When I lived in Maine I lived and worked by the water. When the mackerel were running we could see the water in front of the house boil and a swarm of birds dive bombing. We would drop everything and run down to the inflatable raft with our polls and little silver lures and go fishing when we saw this happening. It was really more catching, because all we had to do was drop a line in the water and we would catch a fish. When we couldn’t see the fish there was no point even trying. We got spoiled.
Bluefish fishing was a bit more of an effort. We would head out in the bigger boat, Passages, and troll around when we heard the fish were running. Bluefish are mean and they have teeth. Many a finger was bitten getting the hooks out of their mouth. We used fluorescent orange crank baits. I would take the front set of hooks off and cut two of the three treble hooks off on the back set of hooks then squish the remaining barb. Any more hooks than that and it was just a hassle. After a good day fishing the lures would no longer be orange because they were only orange on the surface and the bluefish’s teeth would strip the paint and leave groves along the side. One year Charlie had the brilliant idea to buy a can of similar colored spray paint and string them up and repaint them. Worked great.
Both mackerel and bluefish are fairly oily fish. Having not grown up eating them, especially bluefish, it was a taste I never learned to relished. Plus, once you started reeling them in, you ended up with a lot of them. What to do? Enter the little electric smoker. We would brine the fish overnight. The next morning we would take them out, rinse them, and let them air dry, well, as dry as they could get along the foggy, humid Maine coast. Because we might get rain during the process or something or someone might decide to visit the smoker during all this, I set the smoker up in the detached garage, opened the windows and closed the door. The smoking worked great on the fish and fumigated the garage. Luckily the fire truck never came to see what was up with all the smoke pouring out the windows. I never smoked fish I bought. There was never any reason to.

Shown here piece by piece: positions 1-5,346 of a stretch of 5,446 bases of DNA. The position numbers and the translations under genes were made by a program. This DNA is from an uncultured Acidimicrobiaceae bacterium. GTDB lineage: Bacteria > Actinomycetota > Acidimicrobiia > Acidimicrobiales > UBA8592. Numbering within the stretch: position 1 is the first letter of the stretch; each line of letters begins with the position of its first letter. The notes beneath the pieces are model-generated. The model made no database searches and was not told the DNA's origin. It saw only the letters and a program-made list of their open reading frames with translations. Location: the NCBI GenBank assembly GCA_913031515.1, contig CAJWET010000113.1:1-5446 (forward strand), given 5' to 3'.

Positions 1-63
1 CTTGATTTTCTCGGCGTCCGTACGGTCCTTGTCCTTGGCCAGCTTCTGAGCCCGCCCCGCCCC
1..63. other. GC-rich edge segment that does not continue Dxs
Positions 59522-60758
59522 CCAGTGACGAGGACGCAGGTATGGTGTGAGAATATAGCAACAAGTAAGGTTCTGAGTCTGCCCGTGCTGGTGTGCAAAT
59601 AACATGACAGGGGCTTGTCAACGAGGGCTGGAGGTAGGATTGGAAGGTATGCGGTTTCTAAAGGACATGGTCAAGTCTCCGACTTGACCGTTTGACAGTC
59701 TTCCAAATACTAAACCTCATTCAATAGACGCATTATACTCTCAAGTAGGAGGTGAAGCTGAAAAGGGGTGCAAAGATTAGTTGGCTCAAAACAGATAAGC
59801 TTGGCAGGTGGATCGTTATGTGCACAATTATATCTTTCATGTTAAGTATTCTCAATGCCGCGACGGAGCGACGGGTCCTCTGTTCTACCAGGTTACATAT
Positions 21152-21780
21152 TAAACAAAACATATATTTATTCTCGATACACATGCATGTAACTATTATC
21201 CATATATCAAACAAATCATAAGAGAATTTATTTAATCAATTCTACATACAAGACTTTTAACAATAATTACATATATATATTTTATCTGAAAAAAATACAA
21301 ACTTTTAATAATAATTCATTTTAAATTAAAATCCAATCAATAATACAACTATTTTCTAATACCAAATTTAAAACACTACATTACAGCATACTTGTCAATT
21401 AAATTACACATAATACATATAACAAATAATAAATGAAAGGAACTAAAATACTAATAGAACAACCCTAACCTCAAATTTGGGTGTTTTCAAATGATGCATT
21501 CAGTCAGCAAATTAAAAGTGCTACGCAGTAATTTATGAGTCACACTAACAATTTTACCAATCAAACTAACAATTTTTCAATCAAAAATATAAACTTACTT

Living in Arizona there is a distinct lack of a coast and I no longer live or work by the water. Sure, I could re-gear and go freshwater fishing, but I haven’t gotten around to it. The smoker has been sitting all alone and unused since coming out here. We have talked about smoking, gasp, store-bought fish, but until this weekend we had not. That all changed this weekend with nice big sides of wild coho salmon bought at a store. Now that the smoker has been awaken from its slumber, I hope to keep smoking and try smoking cheese and butter. Just think of the compound butter that can be made with smoked butter, Yum! The cheese and butter will have to wait until the temperature cools enough so they don’t melt just being outside.
The brine could not be easier; I substituted light brown sugar for the sugar and added a little dried thyme. I also use gluten-free soy, but I doubt that matters for most people. The recipe is from the recipe book and operating instructions that came with the Little Chief smoker. We just mix everything together, submerge the fish, and let it go over night. The next morning I took the salmon out of the brine, rinsed it, and set it on racks to air dry as we headed to the farmers’ market. I was looking for the long-brined pickles I mentioned in The Dr. Is In but! but they are not in yet – maybe next week.
When we got back from the market I got the smoker going, placed the fish on the racks, loaded the tray with chips, and started the process. I loaded the tray three times with mostly apple wood. After the three trays of wood chips I tried something new to us and brushed some warm honey onto 1/2 of the fish. I then kept the fish on the smoker about three additional hours; about 5 1/2 hours in total. I still like a hot smoked fish more than lox and this amount of time resulted in salmon closer to jerky than lox; just the way I like it. The honey was a subtle addition. Next time I think I will try using honey instead of sugar in the brine and increase the amount used to make it even sweeter.
It’s nice to have the smoker back out. I still feel guilty, like I used a friend’s research paper or something, using store-bought fish, but the results are worth that fleeting feeling. I got over that guilty feeling pretty quickly after trying a little of the honey glazed smoked salmon on crackers with cream cheese, home-grown onions, and capers.
During all of this we were also making salsa verde with our tomatillos and hot peppers and seven more batches of the Utah Peach and Hot Pepper Chutney. I will have the salsa verde up on here in a couple of days. A busy, busy weekend. A weekend that will make for a lot of tasty eating and sharing with friends.